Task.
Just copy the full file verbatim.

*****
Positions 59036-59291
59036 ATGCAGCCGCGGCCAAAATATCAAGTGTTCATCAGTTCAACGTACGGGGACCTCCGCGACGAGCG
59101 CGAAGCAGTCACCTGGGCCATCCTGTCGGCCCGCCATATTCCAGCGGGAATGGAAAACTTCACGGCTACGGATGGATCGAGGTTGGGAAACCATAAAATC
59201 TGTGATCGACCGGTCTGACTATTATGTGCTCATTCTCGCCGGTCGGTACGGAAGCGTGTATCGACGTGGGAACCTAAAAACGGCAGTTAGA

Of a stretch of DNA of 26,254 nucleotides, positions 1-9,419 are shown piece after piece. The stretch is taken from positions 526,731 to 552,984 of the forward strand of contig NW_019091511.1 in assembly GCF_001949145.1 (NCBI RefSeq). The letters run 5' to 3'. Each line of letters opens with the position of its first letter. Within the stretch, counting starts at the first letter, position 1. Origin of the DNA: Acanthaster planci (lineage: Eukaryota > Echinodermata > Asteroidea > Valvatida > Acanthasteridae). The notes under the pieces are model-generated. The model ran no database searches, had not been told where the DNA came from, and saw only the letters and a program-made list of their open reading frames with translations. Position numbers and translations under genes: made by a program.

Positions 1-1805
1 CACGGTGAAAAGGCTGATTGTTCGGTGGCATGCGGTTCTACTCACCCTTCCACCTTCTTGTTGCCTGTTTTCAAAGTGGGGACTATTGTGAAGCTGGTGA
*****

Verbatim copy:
Positions 59036-59291
59036 ATGCAGCCGCGGCCAAAATATCAAGTGTTCATCAGTTCAACGTACGGGGACCTCCGCGACGAGCG
59101 CGAAGCAGTCACCTGGGCCATCCTGTCGGCCCGCCATATTCCAGCGGGAATGGAAAACTTCACGGCTACGGATGGATCGAGGTTGGGAAACCATAAAATC
59201 TGTGATCGACCGGTCTGACTATTATGTGCTCATTCTCGCCGGTCGGTACGGAAGCGTGTATCGACGTGGGAACCTAAAAACGGCAGTTAGA

Of a stretch of DNA of 26,254 nucleotides, positions 1-9,419 are shown piece after piece. The stretch is taken from positions 526,731 to 552,984 of the forward strand of contig NW_019091511.1 in assembly GCF_001949145.1 (NCBI RefSeq). The letters run 5' to 3'. Each line of letters opens with the position of its first letter. Within the stretch, counting starts at the first letter, position 1. Origin of the DNA: Acanthaster planci (lineage: Eukaryota > Echinodermata > Asteroidea > Valvatida > Acanthasteridae). The notes under the pieces are model-generated. The model ran no database searches, had not been told where the DNA came from, and saw only the letters and a program-made list of their open reading frames with translations. Position numbers and translations under genes: made by a program.

Positions 1-1805
1 CACGGTGAAAAGGCTGATTGTTCGGTGGCATGCGGTTCTACTCACCCTTCCACCTTCTTGTTGCCTGTTTTCAAAGTGGGGACTATTGTGAAGCTGGTGA